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Laughing at Wall Street: How I Beat the Pros at Investing (by Reading Tabloids, Shopping at the Mall, and Connecting on Facebook) and How You Can, Too Hardcover – November 8, 2011


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Frequently Bought Together

Laughing at Wall Street: How I Beat the Pros at Investing (by Reading Tabloids, Shopping at the Mall, and Connecting on Facebook) and How You Can, Too + The Intelligent Investor: The Definitive Book on Value Investing. A Book of Practical Counsel (Revised Edition) + One Up On Wall Street: How To Use What You Already Know To Make Money In The Market
Price for all three: $42.08

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Product Details

  • Hardcover: 240 pages
  • Publisher: St. Martin's Press (November 8, 2011)
  • Language: English
  • ISBN-10: 0312657854
  • ISBN-13: 978-0312657857
  • Product Dimensions: 9.3 x 6.1 x 0.9 inches
  • Shipping Weight: 1 pounds (View shipping rates and policies)
  • Average Customer Review: 4.4 out of 5 stars  See all reviews (136 customer reviews)
  • Amazon Best Sellers Rank: #681,156 in Books (See Top 100 in Books)

Editorial Reviews

Review

“You don’t need Wall Street to be a successful investor. In fact, Chris Camillo’s inspirational approach to creating wealth shows that you know more than the suits on Wall Street —and that knowledge can make you millions.”
--T. Harv Eker, Author of #1 NY Times Bestseller Secrets of the Millionaire Mind
 
"Chris Camillo shows the power that self-directed investors today have to transcend the advice of Wall Street gurus."
--Perry Blacher, CEO of Covestor-the world's largest portfolio verification service
 
“In Laughing at Wall Street, Chris Camillo's personal story, engaging anecdotes, and practical common sense explanations show the novice and amateur investor what works and what doesn't. I'm intrigued. And inspired.” 
--Erin Chase, Author of The $5 Dollar Dinner Mom Cookbook
 
"Chris Camillo's Laughing at Wall Street is a fun, practical guide for the novice investor on how to use tools at their disposal such as social media and observation of everyday shopping patterns to become a successful investor. Readers can benefit from Camillo's personal experiences of investing success to create their own winning portfolios!"
-- Jordan E. Goodman, personal finance expert and author of Fast Profits in Hard Times
 
“It’s time to beat the “Street” like Chris did.  If that intrigues, excites and inspires you, read his compelling book!”
--Mark Victor Hansen, co-creator of Chicken Soup for the Soul
 
Laughing At Wall Street is a terrific way to create a financially fit future”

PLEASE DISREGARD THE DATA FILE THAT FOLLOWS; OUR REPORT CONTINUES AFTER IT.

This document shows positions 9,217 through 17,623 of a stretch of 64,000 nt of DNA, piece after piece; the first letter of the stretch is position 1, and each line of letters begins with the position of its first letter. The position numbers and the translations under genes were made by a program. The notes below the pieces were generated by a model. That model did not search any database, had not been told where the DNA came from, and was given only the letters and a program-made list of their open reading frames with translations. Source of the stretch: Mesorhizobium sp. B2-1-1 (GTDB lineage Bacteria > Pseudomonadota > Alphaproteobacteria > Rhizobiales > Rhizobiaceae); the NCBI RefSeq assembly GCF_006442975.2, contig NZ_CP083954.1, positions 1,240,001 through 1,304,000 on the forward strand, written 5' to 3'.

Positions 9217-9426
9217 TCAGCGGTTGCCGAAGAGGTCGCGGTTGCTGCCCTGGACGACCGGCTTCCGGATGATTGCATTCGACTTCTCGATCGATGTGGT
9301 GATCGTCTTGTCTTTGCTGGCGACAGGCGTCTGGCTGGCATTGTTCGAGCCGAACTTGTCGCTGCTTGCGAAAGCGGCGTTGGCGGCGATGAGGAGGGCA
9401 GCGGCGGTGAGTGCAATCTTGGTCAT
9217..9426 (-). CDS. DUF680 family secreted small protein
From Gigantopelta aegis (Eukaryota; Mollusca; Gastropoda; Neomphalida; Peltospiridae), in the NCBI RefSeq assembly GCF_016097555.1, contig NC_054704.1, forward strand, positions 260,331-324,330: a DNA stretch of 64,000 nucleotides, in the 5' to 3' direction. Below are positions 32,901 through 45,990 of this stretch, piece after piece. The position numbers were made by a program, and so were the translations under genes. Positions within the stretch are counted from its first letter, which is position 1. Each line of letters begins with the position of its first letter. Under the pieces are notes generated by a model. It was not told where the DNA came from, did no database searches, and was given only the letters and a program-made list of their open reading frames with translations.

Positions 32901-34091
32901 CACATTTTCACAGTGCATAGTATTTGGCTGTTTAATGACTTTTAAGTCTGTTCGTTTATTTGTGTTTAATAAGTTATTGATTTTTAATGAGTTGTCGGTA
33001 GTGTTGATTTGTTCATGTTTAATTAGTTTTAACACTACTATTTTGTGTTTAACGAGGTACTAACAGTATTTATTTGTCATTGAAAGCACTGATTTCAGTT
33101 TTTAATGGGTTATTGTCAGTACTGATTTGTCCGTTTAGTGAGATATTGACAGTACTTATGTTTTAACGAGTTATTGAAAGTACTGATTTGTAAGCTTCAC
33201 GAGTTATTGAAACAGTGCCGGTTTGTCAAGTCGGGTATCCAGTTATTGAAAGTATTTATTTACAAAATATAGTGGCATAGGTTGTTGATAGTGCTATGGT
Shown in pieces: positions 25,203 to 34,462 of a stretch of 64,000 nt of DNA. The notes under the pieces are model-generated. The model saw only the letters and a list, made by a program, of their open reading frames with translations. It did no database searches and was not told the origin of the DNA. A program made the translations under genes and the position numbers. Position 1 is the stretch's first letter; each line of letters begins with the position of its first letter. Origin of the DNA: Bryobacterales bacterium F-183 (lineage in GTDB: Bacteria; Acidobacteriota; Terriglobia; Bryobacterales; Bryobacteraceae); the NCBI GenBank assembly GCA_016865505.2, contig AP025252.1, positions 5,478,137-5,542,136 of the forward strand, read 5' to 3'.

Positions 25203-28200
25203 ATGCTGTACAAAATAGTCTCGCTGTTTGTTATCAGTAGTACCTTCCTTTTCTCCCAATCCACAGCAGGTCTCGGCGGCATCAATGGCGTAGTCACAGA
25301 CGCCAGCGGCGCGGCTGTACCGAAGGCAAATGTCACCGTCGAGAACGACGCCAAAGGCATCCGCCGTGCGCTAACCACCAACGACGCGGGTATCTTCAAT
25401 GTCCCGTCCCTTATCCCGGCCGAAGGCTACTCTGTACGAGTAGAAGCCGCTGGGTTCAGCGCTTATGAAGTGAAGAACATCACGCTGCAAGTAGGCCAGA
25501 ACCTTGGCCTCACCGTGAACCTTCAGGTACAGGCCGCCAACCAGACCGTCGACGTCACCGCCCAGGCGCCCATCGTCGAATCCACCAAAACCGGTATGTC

--Denise Austin, America's Favorite Fitness Expert and bestselling author of Pilates for Every Body and Fit and Fabulous After 40

About the Author

CHRIS CAMILLO is one of one of the world’s top performing amateur investors. Most recently a market research executive, his jobs over the years have included washing and selling cars, delivering pizza, and folding clothes at The Gap. He lives in Texas with his family.

More About the Author

Laughing at Wall Street author Chris Camillo is not a stockbroker, financial analyst, or hedge fund manager. Yet in early 2007, in the midst of the worst financial crisis since the Great Depression, Chris invested $20,000 in the stock market, and in just over three years it grew to over $2 million. How did he do it? By observing the world around him.

Customer Reviews

It is definitely worth taking some time to read this book.
KellyC
It was a great read to have as my first investing book and would definitely recommend it to anyone that is looking to start investing.
LoverOfLaughing
The writing in this book is very simple, easy to understand, and very beginner-friendly.
Danny Yu

Most Helpful Customer Reviews

28 of 31 people found the following review helpful By John Chancellor TOP 500 REVIEWERVINE VOICE on October 3, 2011
Format: Hardcover Vine Customer Review of Free Product ( What's this? )
This book is a very interesting read. Chris Camillo, the author, takes a dim view of Wall Street and the financial analysts. He spends the first part of the book bashing the analysts approach to investing - both fundamental and technical - and the unreasonable fees most investment advisors charge.

Most investors have no idea how much is being skimmed off the top of their mutual fund accounts by the investment advisors.

Then Mr. Camillo introduces his approach to investing. It can best be described as information arbitrage - only invest when you have knowledge which Wall Street does not have or refuses to accept. For the most part this would limit your investment to smaller companies. But Apple was one of the examples cited where the market - the people on main street - where warmly embracing the iPhone but Wall Street was not.